The latest development took place at a research facility off Oahu – at an island where the opening shots of "Gilligan's Island" were filmed. Scientists there are studying how dolphins and toothed whales hear. In nature, the mammals emit sounds and listen for returning echoes in a sensory behavior known as echolocation. In captivity, scientists taught the creatures to wear suction-cup electrodes, which revealed the patterns of brainwaves involved in hearing.

The discovery came in steps. First, Nachtigall and his team found that the animals could adjust their hearing in response to their own loud sounds of echolocation, mainly sharp clicks. The scientists then wondered if they could also protect their ears from incoming blasts.

The team focused on a false killer whale named Kina and sought to teach her a conditioned behavior similar to how Pavlov taught dogs to salivate upon hearing a bell.

First, the scientists played a gentle tone repeatedly. Then they followed the gentle pulse with a loud sound. After a few trials, the warning signal alone caused Kina to decrease the sensitivity of her hearing.

"It shows promise as a way to mitigate the effects of loud sounds," said Nachtigall, founding director of the Marine Mammal Research Program at the University of Hawaii. "People are generally very excited about it."

In May, Nachtigall and his colleagues presented the findings to acoustic scientists and groups meeting in Hong Kong, including the Acoustical Society of America. The team cited the protective deafening as a potential way to help sea mammals cope with noisy blasts from naval sonars, civilian air guns and other equipment.

In the future, the team plans to expand the research to other species in captivity and ultimately to animals in the wild.

"We have a problem in the world," Nachtigall said of the oceanic roar. "And we think the animals can learn this response very rapidly."

Scientists unconnected to the mammal research called it important.

"It's a big deal," said Vincent M. Janik, a prominent marine biologist at the University of St. Andrews in Scotland. In an email, he said it revealed a rare ability among the planet's creatures.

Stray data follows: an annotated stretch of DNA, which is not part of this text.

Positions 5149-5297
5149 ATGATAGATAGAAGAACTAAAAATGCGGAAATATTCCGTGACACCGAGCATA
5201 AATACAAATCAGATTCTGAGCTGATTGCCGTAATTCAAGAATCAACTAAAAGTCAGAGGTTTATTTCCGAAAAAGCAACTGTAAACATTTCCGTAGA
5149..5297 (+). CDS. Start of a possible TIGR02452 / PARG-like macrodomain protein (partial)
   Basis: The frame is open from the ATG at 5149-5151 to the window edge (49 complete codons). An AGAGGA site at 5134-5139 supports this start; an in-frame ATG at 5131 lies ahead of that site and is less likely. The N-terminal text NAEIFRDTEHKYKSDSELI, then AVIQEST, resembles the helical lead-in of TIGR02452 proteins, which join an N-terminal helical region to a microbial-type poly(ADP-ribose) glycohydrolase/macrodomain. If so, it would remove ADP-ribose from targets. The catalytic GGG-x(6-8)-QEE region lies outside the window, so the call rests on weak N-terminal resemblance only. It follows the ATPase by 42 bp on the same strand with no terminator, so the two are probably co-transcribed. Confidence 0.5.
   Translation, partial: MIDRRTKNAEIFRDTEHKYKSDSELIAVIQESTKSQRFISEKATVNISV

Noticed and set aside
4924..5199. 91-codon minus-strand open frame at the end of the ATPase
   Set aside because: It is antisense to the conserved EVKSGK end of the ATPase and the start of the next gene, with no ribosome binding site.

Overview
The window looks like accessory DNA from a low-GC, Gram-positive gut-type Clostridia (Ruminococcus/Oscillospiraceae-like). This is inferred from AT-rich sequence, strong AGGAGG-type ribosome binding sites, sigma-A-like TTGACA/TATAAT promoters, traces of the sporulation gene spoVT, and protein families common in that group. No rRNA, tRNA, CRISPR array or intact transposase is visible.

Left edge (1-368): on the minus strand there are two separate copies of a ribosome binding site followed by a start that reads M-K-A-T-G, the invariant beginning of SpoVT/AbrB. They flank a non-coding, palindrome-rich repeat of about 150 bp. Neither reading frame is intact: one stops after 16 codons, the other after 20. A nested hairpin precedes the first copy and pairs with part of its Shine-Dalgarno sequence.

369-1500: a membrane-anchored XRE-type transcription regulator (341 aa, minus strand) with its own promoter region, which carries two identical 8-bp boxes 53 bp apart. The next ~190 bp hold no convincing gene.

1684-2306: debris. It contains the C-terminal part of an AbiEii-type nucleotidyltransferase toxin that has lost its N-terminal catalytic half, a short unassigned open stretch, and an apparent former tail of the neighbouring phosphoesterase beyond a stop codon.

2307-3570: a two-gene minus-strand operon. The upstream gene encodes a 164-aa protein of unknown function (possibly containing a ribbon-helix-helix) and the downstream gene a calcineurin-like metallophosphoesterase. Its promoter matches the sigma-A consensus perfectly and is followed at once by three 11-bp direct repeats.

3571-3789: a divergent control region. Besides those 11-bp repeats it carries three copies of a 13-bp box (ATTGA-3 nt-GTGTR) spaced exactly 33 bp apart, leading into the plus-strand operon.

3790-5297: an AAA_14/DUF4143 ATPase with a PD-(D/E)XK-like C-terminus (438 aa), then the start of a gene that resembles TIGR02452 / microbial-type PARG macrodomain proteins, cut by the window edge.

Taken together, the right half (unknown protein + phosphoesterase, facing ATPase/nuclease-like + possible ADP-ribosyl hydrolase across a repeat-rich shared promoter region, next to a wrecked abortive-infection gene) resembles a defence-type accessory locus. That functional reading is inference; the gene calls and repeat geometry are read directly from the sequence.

Carl Safina, president of the Blue Ocean Institute, a conservation group in Cold Spring Harbor, N.Y., called the discovery a potential window into what sea mammals may already do on some occasions to protect their hearing.

"I've sometimes wondered why these high intensity sounds don't cause problems all the time," he said in an interview. "Maybe it's that, once the animals hear something very loud, they can adjust their hearing – dial it down and protect themselves."

Scientists say the extraordinary hearing of sea mammals evolved to compensate for poor visibility beneath the waves and to take advantage of the unique qualities of seawater. Sound travels five times faster than in air and undergoes far less diminishment.

The heads of whales and dolphins are mazes of resonant chambers and acoustic lenses that give the animals not only extraordinary hearing but complex voices. The distinctive songs of humpback whales appear to be sung exclusively by males seeking mates.

In recent decades, scientists have linked the human cacophony to reductions in mammalian vocalization, which suggests declines in foraging and breeding. And the problem is poised to get worse: In May, the Navy disclosed draft environmental impact statements (Atlantic and Pacific operations) that said planned expansions could raise the annual hearing losses among sea mammals to more than 1 million.

Zak Smith, a lawyer with the Natural Resources Defense Council, recently called the new estimates "staggering." A question of science, Nachtigall said, is whether the levels of protective deafening found in Kina can be increased. The team plans to study the auditory response in such species as bottlenose dolphins and beluga whales before trying it on wild populations.

The big political hurdle is financing, he said. Federal support for the sea mammal research has declined in recent years, and industry is only starting to show interest in the finding.

"I'm pulling in money where I can," he remarked. Nachtigall said the research was costly because sea mammals need high levels of care.

But he called it revealing and rewarding. "When it comes to whales and sound," Nachtigall said, "we're just starting to understand."